Virtual Consumer Jul-Aug 2009

Is file sharing unethical?

Virtual Consumer column from Ethical Consumer magazine Jul-Aug 2009

There is an argument that disruptive technologies, while they may have all sorts of negative effects, usually end up being more inclusive than the technologies they replace. The printing press, for example, concentrated huge power in the hands of those that could afford the technology. But in the long term it led to mass literacy and learning. Not everyone thought that putting learning in the hands of the masses was a good idea. In the days when bibles were equipped with locks, literature and learning were reserved for the elite. Now it is seen as a right, something that should be available to everyone, albeit for a price.

The internet is a profoundly disruptive technology in the same mould. Now the ability to disseminate information is no longer restricted to a small elite. Perhaps in years to come we will regard the idea that information and learning should command a price as outdated as we now think it was to lock bibles.

Digital technology allows perfect and limitless copies to be made of music, video, books and other forms of “intellectual property”. The internet makes it easy to share. This – file sharing – is often described as “piracy”, as unethical behaviour.
Traditionally property has been something that has a value because it is not in limitless supply. If I pinch your ice cream, you no longer have an ice cream. But if I copy your digital files, you still have them. Ironically the people most criticised for piracy are not the people who copy from others and hence benefit, but the people who make content they have paid for available for others to share, arguably a cooperative rather than a selfish act. It is sometimes said that the pirates’ flag the “jolly roger “is so called because originally it was the red flag, flown by sailors who had mutinied and taken over their ships.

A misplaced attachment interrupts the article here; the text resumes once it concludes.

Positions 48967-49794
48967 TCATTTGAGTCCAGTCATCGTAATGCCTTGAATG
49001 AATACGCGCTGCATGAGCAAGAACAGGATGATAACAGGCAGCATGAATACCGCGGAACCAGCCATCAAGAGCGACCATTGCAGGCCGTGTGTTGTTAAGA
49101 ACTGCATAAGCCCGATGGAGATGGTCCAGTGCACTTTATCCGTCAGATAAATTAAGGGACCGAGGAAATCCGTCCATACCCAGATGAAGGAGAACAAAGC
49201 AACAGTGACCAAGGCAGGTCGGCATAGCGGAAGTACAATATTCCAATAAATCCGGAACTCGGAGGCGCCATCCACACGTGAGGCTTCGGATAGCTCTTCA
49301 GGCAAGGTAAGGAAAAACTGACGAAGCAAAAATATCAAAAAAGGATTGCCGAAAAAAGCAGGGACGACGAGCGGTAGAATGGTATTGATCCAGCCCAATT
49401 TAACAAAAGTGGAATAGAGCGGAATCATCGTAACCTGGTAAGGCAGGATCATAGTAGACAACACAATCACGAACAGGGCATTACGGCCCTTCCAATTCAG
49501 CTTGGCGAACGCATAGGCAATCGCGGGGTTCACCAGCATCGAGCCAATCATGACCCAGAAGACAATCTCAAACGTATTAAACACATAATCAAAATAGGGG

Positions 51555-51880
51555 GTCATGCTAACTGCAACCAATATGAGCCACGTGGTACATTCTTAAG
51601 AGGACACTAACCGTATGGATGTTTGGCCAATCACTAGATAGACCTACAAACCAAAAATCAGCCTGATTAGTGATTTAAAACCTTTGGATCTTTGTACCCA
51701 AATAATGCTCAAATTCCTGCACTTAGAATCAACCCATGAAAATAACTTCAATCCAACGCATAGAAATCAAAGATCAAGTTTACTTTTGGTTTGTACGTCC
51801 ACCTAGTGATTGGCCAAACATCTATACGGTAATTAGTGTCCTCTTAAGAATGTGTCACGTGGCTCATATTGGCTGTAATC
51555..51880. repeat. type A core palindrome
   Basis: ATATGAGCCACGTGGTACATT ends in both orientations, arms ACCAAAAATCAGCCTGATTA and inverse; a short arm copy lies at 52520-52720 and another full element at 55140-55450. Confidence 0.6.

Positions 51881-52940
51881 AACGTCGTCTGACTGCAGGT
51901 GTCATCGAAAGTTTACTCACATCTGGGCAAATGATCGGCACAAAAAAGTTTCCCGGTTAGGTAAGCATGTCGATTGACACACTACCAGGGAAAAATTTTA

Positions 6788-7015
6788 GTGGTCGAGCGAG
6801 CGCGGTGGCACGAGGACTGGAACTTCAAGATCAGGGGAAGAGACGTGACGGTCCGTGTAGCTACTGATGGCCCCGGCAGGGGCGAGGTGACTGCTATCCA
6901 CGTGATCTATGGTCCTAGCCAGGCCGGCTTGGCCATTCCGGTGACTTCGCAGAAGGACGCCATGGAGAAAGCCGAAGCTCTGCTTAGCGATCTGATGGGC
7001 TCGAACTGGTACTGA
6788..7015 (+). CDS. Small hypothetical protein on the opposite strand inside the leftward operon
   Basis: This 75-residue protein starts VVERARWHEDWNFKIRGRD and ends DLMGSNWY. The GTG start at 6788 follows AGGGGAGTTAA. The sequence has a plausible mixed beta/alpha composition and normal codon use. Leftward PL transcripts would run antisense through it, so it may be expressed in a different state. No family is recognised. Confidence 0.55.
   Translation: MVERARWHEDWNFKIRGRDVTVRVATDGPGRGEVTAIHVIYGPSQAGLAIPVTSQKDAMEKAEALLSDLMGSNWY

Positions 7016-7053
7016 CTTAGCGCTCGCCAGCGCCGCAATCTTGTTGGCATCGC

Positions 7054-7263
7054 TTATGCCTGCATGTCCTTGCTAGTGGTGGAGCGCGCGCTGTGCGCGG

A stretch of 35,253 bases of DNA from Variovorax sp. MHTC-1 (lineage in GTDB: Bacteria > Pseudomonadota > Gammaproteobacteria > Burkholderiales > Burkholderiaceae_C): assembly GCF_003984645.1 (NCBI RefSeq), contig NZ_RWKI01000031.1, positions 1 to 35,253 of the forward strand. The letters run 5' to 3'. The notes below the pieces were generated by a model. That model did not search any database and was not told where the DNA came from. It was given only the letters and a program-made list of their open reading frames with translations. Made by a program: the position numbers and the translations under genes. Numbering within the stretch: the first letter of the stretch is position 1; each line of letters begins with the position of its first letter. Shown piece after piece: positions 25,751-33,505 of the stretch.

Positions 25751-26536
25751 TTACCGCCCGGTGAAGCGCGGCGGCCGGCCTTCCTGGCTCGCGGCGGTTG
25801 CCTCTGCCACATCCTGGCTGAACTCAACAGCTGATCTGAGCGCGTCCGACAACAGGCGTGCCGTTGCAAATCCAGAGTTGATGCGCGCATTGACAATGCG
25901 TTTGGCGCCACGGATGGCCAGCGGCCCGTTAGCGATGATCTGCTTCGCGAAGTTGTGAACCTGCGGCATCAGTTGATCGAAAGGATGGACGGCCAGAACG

Today’s big content businesses – the record companies and publishers – have been built on the idea that a lot of money (capital) is needed to reproduce the content and get it to the people who want to buy it. Because it removes this barrier, the new technology is very disruptive to these businesses and they are among the most vocal in trying to stop file sharing. Thus the French government has introduced a “three strikes and you’re out” law that will compel ISPs to ban users who continue sharing copyright material after having been warned. An argument much used is that file sharing is an act of theft from the people – such as musicians, authors – who created the content. And yet no one is poorer unless the people sharing get something for free they would otherwise have paid for, very often not the case. Perhaps there are other, better ways for people to be paid for the creative work they do that do not involve the idea of intellectual property. A similar problem – how to earn money for creating content – is faced by newspapers and journals (including Ethical Consumer). But stopping file sharing won’t help them because they are threatened instead by the availability on the internet of multiple sources of information in one place, often for free.

So perhaps, rather than being unethical, file sharing is just the inevitable result of a disruptive technology. Perhaps the ethical thing to do is to find and join in with new sustainable ways to reward creativity and share its benefits.